If you have provided login access to your cPanel to multiple people, you might want to consider password protecting some directories. If you password protect a directory, it will prevent others from accessing certain directories and it will improve the overall security of your website
After all, it will cause issues for any hackers that end up there as well.
Password protection allows you to control access to content that you do not want to be publicly available, and it prevents Google and other search engines from discovering and indexing the content.
Today, I will demonstrate how to password protect a directory on your website using cPanel.
Why Password Protect a Directory?
Commonly used to protect downloads, files, or pages that you only want specific people to access, learning how to password protect directories will pay dividends for as long as your websites last. This will help restrict content when you don’t want it made publicly available.
Let’s go over the process of password protecting directories in cPanel together.
How to Password Protect A Directory
Step 1: Click on Directory Privacy
Before beginning, you will need access to the cPanel of your website. This information is provided to you by your web host. The process is very quick, so let’s begin.
Log in to cPanel, and locate the Files section. Click the Directory Privacy option.
Step 2: Click on Edit
You will now see a full list of all of your website’s directories. You can click on a directory to access its subdirectories, which can also be password protected.
On the right-hand side of a directory, you will notice an “Edit” button. This will allow you to make the directory password protected.
Note: There is a “Private” column that will tell you if the directory already has a password or not.
Click on the “Edit” button for the directory you wish to add password protection to.
Step 3: Enter A Name for the Directory
There are two steps to password protecting a directory. The first involves picking a name for your directory.
Check the small checkbox to “Password protect this directory” and it will unlock the textbox below it. In this textbox, you must enter a name for the directory.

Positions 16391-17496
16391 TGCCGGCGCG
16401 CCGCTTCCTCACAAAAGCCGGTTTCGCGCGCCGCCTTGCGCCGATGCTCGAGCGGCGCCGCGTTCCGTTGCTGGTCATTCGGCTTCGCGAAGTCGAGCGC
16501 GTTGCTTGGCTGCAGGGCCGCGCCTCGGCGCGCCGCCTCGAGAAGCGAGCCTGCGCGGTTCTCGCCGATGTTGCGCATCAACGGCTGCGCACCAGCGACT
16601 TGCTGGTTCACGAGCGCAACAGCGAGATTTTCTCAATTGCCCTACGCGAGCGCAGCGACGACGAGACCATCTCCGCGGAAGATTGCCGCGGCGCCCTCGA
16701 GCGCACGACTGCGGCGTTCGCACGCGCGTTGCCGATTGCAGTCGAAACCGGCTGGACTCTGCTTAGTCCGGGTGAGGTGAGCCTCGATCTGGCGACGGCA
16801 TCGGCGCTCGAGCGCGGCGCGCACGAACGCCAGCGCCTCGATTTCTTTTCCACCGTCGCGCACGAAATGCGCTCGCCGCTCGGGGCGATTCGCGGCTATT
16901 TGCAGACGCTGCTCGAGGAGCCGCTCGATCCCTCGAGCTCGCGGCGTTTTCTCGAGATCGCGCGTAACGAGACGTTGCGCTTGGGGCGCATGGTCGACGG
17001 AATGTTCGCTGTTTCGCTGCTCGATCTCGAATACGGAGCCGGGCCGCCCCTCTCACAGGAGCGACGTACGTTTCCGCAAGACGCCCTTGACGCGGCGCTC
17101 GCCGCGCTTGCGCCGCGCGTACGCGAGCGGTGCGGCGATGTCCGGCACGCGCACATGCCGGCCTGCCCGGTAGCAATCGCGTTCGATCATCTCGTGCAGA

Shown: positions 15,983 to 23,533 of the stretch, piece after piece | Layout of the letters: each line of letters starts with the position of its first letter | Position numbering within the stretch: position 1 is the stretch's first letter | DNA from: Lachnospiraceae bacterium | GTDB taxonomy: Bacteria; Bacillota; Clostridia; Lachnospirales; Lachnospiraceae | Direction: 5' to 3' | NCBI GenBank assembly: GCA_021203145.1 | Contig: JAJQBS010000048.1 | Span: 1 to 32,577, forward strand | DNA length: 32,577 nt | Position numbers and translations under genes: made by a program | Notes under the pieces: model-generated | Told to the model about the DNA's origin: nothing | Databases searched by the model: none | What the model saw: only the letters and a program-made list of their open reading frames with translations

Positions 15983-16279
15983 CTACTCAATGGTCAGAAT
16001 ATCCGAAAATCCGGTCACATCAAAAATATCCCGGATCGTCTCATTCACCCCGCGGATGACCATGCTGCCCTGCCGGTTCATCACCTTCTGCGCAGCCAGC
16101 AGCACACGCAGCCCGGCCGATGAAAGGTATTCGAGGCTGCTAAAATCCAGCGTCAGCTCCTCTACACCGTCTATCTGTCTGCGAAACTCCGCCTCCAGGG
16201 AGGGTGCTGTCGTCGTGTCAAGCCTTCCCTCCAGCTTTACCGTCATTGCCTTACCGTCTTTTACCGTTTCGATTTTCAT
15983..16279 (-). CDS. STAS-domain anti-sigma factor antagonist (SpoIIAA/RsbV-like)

Note: This does not have to be the actual name of the directory. It will automatically add Protected ‘your directory name’ in this text spot, which will suffice for most websites.
Click on the “Save” button when you are done.
You will now see a success notification signaling that everything happened correctly. Click the Go Back link below it.
Step 4: Password Protect the Directory
The second part of the process is to create a new user that can access the directory. Be aware that if your web browser has autofill turned on, it will enter your information into the fields. This cannot be the same as your information. You must enter a new user name and password.
Make sure that you write down this unique user’s login information. It can cause a lot of problems if lost.
Note: The system will analyze your password or passphrase and reject it with a “password strength” error if it is too short or not sufficiently complex. If you need help making a strong password, check out this tool.
Once you have filled in the necessary information, click the “Save” button.
You will once again see the success message, indicating that your directory is now password protected.
Congratulations on password protecting your directory.
What’s Happening Behind the Scenes
cPanel creates two files when it password protects a directory. You get a “.htaccess” file in the directory being protected. You also get a “passwd” file outside of the publicly viewable structure of your website. This is in the .htpasswds directory above your home directory.
It’s important that the .htaccess file in the directory being protected is not deleted while you’re working on your site. This also applies to the passwd file. However, it’s unlikely that you’ll accidentally delete this file.
If either of the files is deleted, the directory will no longer be password protected. You will need to repeat this process to reinstate protection.
Is any section of your website password protected? Now that you know how easy it is to protect a directory, do you think you’ll use this tool?
Author: Michael Phillips
Michael Phillips is a web hosting industry veteran, helping people make the most of their web presence since 1995.